There is a famous proverb that one cannot clap with a single hand.
I have been analysing Sri Lanka’s performances since they toured New Zealand in January this year.
There, they had two issues. One was their middle-order batting. The other was their bowling in the death overs.
On that tour, they did not have Angelo Mathews, who did a decent job of batting in the middle order for Sri Lanka at the World Cup. He averaged 41 in the mega event.
Further, he had a good home series against Bangladesh where he was the leading run-getter, averaging 94. He was the answer to their middle-order dilemma.
Although they found an answer to that one question, the question of bowling at the death is still unsolved.
Sri Lanka lost the ODI series against Pakistan 2-0. The main reason behind it was their bowling. Yes, the team was without their senior players, but the bowling unit was the same.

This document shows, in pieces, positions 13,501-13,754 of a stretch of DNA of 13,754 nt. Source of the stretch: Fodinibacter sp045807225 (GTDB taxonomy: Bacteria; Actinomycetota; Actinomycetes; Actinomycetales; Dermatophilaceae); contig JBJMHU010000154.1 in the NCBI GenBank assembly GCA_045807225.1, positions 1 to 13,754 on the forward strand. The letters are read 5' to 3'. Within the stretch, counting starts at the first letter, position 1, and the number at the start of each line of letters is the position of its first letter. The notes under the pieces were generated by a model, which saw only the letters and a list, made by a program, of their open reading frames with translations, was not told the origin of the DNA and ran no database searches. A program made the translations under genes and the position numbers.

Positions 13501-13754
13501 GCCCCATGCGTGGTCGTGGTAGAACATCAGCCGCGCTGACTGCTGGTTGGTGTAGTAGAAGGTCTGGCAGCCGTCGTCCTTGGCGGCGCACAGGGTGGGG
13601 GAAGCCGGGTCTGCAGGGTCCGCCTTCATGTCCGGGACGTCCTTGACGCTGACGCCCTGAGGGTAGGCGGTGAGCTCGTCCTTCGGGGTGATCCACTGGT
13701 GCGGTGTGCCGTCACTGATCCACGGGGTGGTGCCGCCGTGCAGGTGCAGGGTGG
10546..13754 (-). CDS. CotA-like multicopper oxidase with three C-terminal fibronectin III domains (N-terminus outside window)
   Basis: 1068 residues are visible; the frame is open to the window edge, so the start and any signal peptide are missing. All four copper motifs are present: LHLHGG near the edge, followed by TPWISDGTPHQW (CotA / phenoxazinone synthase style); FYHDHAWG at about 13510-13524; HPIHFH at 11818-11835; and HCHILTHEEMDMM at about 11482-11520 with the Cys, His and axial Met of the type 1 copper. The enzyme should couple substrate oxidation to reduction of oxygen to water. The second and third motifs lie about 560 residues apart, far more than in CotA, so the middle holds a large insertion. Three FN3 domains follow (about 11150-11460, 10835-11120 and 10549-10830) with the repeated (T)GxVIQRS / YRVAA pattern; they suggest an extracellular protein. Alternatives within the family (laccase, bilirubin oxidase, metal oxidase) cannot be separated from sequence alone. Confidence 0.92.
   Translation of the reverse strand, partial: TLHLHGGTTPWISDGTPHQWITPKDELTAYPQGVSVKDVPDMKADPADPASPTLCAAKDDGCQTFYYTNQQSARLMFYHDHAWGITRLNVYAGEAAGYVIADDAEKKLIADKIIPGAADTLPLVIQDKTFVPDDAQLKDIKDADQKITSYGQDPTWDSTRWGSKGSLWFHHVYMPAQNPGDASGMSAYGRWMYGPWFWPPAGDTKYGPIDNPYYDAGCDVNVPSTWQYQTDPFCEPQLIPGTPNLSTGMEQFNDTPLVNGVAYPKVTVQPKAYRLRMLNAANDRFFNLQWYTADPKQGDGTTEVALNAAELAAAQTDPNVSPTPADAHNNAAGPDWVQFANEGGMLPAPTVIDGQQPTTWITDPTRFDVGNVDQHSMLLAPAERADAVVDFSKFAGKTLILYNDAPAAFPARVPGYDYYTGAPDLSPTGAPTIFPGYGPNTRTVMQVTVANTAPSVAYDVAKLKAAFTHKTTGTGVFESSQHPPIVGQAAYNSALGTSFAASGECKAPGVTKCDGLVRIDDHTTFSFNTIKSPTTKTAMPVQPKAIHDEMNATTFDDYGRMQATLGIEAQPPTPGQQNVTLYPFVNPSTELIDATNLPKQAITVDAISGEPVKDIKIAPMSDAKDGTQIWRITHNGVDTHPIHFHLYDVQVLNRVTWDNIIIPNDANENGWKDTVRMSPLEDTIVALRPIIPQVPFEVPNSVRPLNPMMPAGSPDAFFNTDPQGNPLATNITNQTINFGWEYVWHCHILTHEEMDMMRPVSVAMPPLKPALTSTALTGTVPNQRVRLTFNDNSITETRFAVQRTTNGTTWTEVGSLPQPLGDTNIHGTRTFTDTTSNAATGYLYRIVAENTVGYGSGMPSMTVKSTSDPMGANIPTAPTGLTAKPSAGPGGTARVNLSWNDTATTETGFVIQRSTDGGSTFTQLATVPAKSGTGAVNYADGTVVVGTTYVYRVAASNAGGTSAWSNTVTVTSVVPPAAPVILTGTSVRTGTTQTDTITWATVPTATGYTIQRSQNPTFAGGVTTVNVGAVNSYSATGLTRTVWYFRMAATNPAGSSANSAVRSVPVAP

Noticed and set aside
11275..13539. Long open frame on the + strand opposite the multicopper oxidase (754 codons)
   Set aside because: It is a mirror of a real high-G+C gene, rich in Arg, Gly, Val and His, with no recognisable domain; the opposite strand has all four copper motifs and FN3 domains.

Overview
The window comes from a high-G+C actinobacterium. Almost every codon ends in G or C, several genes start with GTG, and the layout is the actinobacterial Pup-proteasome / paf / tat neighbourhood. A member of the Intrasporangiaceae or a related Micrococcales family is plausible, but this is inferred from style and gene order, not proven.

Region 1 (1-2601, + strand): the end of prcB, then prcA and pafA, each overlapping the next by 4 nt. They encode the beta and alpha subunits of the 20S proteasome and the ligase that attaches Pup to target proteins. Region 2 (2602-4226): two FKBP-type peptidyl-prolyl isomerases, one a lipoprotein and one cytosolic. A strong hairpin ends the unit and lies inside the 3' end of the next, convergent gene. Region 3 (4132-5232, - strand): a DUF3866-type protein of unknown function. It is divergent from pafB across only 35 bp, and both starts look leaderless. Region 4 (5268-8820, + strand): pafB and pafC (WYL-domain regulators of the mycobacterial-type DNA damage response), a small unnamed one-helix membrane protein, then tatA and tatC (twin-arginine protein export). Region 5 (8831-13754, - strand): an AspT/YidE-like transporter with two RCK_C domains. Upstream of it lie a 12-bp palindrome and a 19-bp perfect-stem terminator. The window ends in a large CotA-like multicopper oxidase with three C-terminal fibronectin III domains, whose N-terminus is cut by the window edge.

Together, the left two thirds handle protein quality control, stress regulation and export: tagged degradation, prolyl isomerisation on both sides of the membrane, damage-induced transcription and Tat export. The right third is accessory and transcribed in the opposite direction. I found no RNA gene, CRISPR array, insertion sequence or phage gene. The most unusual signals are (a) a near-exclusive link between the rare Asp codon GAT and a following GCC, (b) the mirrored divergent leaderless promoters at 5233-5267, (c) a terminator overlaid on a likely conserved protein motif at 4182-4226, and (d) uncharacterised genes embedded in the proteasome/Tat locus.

In the second ODI, Sri Lankan bowlers gave away 89 runs in the final ten overs. And in the final ODI, they gave up 67 runs in the first power play and 62 runs in the last eight overs, which meant they failed to defend 298 runs.
Moreover, they were not able to pick the early wickets in the first power play. Therefore, as Lasith Malinga has retired and Akila Dananjaya is banned for a year, Sri Lanka will have to find a wicket-taking bowler.
Again, in the World Cup, Mathews took a wicket off his first ball against the West Indies. This was the first ball he bowled after a long period of eight months.
He said in the press conference after the match: “I didn’t have enough time before the World Cup, but I’m glad that I was able to help the team out and I am looking forward to bowling more moving forward.”
However, he did not bowl in the Bangladesh series at home. Then he refused to tour Pakistan due to security reasons.
Therefore, Sri Lanka would want Mathews to return to his bowling. And they would also want him alongside Thisara Perera and Suranga Lakmal to guide this young bowling unit and achieve positive results.